Doing development in a downturn: Highlights from a seminar
On Monday 26 May, 2008, DIIS hosted a seminar on the challenges of development and aid in 2008.
The seminar took its point of departure in the current credit crunch, rising oil and food prices, possible economic recession, unfulfilled aid increase promises, etc. and discussed what think-tanks and the like may offer in terms of suggestions for how a concern with development and aid can be maintained. Some of the major points from the seminar are:
Simon Maxwell’s presentation: PowerPoint 911 KB.
- There is too little international discussion of the aid architecture. Three quarters of all aid is bilateral while only one quarter is multilateral. This accounts for a multiplicity of donor agencies rarely being very coordinated. A much stronger use of multilateral institutions for channelling aid could reduce the problems of harmonisation and coordination, the high levels of transaction costs and probably also the significant numbers of donor concerns undermining alignment to the policies of recipient countries and their ownership.
- The interaction between development and global public goods, such as security, environmental sustainability, mutually beneficial trade, useful exchange of labour, etc. is only beginning to be realised. Aid and development cannot be addressed in isolation from these other issues, but to what extent are donor agencies prepared and equipped for this task?
- Policy makers and development practitioners have a strong need for information and suggestions with respect to the changing context for aid and how to respond to it. But do they get the necessary support from research institutions, universities and think-tanks, and what does it require to provide useful knowledge and ideas? Timing is essential and researchers are typically neither concerned about the day-to-day agenda of politicians and media, nor about developing interesting inputs to future events where the public opinion is bound to relate to significant issues.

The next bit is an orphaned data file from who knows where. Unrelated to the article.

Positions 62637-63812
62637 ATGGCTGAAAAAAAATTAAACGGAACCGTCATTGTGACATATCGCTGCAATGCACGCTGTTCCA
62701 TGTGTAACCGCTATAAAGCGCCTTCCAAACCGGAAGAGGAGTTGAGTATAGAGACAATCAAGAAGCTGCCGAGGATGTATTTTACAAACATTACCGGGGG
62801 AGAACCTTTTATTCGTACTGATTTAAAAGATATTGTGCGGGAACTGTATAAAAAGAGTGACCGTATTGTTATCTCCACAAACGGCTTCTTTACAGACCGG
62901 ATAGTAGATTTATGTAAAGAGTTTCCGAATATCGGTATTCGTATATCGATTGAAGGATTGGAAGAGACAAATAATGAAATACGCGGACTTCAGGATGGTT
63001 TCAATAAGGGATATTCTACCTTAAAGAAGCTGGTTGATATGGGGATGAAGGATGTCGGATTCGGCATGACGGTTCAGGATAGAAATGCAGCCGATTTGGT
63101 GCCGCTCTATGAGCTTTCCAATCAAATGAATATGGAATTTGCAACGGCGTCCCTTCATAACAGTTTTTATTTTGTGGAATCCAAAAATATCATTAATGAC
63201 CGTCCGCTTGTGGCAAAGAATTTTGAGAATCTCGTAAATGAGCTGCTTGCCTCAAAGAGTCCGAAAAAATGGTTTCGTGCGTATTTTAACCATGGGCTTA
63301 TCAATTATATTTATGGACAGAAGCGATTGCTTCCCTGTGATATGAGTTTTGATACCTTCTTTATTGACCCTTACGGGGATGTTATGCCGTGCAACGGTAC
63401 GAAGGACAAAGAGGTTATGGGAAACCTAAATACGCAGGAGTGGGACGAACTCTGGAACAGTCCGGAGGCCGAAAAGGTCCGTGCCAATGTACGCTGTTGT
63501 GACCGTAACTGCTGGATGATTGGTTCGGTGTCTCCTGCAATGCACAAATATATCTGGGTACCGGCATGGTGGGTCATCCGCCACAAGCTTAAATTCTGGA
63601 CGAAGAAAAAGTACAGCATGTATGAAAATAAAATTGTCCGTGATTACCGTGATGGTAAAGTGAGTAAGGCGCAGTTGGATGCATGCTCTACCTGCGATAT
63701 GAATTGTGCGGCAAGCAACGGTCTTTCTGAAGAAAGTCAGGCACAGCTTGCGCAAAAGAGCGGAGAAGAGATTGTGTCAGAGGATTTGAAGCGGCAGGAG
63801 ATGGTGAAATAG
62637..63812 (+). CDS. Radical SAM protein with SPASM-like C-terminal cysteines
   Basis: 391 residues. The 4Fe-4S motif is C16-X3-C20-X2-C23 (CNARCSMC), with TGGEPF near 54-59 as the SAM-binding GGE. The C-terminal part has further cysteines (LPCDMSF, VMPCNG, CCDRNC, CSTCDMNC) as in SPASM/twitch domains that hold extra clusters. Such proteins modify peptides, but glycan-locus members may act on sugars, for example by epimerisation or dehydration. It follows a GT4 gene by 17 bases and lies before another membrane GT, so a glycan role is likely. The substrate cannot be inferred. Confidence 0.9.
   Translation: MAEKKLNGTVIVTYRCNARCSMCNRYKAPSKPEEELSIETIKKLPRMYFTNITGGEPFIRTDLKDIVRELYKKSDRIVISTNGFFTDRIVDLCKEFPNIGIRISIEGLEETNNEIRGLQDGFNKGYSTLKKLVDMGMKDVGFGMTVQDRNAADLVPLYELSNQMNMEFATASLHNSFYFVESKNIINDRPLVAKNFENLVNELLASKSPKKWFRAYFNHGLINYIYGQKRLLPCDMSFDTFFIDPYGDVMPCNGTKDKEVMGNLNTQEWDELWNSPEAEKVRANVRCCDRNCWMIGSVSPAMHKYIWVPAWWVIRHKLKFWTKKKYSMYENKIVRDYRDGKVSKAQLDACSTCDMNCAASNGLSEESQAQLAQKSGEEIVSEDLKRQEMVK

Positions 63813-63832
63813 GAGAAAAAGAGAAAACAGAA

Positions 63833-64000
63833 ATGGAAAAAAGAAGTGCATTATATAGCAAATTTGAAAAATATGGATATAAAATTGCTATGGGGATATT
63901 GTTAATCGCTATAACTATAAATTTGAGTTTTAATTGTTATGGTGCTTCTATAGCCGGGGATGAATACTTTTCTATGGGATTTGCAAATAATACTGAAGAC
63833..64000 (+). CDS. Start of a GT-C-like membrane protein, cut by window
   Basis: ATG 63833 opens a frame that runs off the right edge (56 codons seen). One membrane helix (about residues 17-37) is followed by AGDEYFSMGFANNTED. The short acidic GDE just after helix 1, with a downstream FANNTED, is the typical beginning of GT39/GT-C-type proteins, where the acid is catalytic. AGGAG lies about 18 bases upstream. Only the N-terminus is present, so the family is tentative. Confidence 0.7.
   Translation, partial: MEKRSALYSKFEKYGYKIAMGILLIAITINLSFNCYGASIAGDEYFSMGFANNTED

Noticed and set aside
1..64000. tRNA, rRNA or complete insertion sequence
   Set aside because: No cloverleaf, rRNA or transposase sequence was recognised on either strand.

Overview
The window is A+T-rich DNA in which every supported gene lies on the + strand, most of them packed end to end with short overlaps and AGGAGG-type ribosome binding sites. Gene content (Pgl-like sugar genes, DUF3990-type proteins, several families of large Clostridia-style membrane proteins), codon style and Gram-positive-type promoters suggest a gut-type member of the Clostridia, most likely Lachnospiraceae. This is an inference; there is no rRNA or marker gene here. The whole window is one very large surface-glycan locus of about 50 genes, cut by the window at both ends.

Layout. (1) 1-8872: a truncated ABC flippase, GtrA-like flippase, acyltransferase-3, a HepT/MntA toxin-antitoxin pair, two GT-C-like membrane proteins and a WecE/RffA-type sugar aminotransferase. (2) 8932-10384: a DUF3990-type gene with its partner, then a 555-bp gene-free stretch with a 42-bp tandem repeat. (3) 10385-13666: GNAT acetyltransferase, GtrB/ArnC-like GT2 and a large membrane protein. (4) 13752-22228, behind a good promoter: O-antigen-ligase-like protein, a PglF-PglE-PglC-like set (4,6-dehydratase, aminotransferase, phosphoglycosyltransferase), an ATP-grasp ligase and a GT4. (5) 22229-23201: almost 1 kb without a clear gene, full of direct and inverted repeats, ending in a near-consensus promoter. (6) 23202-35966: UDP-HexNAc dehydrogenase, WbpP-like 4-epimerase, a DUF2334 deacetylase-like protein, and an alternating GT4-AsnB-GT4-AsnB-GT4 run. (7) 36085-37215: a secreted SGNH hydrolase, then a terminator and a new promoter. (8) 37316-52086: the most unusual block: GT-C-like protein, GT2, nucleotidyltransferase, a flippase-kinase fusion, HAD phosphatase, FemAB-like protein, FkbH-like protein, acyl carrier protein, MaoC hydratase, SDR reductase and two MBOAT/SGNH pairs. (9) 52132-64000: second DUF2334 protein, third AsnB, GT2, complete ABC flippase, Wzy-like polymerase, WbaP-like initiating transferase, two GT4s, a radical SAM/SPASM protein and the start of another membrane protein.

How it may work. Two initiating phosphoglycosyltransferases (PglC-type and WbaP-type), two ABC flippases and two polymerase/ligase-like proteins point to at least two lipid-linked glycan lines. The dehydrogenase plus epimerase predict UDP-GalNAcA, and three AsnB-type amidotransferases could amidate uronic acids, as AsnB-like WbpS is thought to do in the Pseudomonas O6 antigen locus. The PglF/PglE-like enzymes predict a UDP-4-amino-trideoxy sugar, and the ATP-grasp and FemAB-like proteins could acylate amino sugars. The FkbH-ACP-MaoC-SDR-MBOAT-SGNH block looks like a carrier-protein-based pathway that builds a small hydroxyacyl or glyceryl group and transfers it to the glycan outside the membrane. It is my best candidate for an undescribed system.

- Unless otherwise convinced, politicians will make use of development assistance to further their political agendas. Separate initiatives, particular concerns, specific measures, etc. will proliferate and undermine harmonisation, coordination and aid effectiveness particularly in a downturn where politicians are in a dire need of demonstrating action and results. They are rarely constrained by the public opinion since public support for aid is typically wide, but shallow: Aid is believed to be a good thing, but does not rank high on people’s list of priorities. But people are nervous about how poor countries may threaten their livelihoods: Refugees from poor countries may burden the welfare state, fragile states may breed security threats, migrants may take the jobs, poor countries may not be able to control the spreading of global diseases, etc.
- The answer may be to create a narrative based on global social justice and inclusion. The problems are increasingly common to everyone in the world, and therefore we need a common, collective response.
Maxwell, Simon. 2008. Doing Development in a Downturn. Paper presented at the seminar.